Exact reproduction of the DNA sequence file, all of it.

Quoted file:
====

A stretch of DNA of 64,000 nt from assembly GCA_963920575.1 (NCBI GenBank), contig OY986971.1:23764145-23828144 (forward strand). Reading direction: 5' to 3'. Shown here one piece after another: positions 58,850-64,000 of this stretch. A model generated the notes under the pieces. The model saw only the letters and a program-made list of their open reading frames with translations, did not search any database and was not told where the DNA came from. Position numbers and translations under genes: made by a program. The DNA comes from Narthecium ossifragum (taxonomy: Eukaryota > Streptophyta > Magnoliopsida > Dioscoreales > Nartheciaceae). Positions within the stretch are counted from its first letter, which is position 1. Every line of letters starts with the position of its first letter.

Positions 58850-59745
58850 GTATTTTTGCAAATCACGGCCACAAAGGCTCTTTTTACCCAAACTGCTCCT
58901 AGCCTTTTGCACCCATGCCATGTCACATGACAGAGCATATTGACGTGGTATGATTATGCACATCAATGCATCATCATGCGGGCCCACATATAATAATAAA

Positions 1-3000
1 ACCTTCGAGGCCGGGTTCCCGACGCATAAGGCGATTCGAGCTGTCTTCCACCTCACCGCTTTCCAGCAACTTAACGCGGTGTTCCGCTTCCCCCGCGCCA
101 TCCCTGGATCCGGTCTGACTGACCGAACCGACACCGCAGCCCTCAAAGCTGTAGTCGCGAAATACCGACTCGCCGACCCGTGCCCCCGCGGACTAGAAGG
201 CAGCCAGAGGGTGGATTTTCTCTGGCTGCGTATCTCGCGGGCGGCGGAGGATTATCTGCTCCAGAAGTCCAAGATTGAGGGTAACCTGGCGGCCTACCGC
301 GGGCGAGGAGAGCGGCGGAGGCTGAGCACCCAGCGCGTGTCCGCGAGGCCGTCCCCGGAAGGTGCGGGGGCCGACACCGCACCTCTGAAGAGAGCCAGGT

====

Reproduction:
A stretch of DNA of 64,000 nt from assembly GCA_963920575.1 (NCBI GenBank), contig OY986971.1:23764145-23828144 (forward strand). Reading direction: 5' to 3'. Shown here one piece after another: positions 58,850-64,000 of this stretch. A model generated the notes under the pieces. The model saw only the letters and a program-made list of their open reading frames with translations, did not search any database and was not told where the DNA came from. Position numbers and translations under genes: made by a program. The DNA comes from Narthecium ossifragum (taxonomy: Eukaryota > Streptophyta > Magnoliopsida > Dioscoreales > Nartheciaceae). Positions within the stretch are counted from its first letter, which is position 1. Every line of letters starts with the position of its first letter.

Positions 58850-59745
58850 GTATTTTTGCAAATCACGGCCACAAAGGCTCTTTTTACCCAAACTGCTCCT
58901 AGCCTTTTGCACCCATGCCATGTCACATGACAGAGCATATTGACGTGGTATGATTATGCACATCAATGCATCATCATGCGGGCCCACATATAATAATAAA

Positions 1-3000
1 ACCTTCGAGGCCGGGTTCCCGACGCATAAGGCGATTCGAGCTGTCTTCCACCTCACCGCTTTCCAGCAACTTAACGCGGTGTTCCGCTTCCCCCGCGCCA
101 TCCCTGGATCCGGTCTGACTGACCGAACCGACACCGCAGCCCTCAAAGCTGTAGTCGCGAAATACCGACTCGCCGACCCGTGCCCCCGCGGACTAGAAGG
201 CAGCCAGAGGGTGGATTTTCTCTGGCTGCGTATCTCGCGGGCGGCGGAGGATTATCTGCTCCAGAAGTCCAAGATTGAGGGTAACCTGGCGGCCTACCGC
301 GGGCGAGGAGAGCGGCGGAGGCTGAGCACCCAGCGCGTGTCCGCGAGGCCGTCCCCGGAAGGTGCGGGGGCCGACACCGCACCTCTGAAGAGAGCCAGGT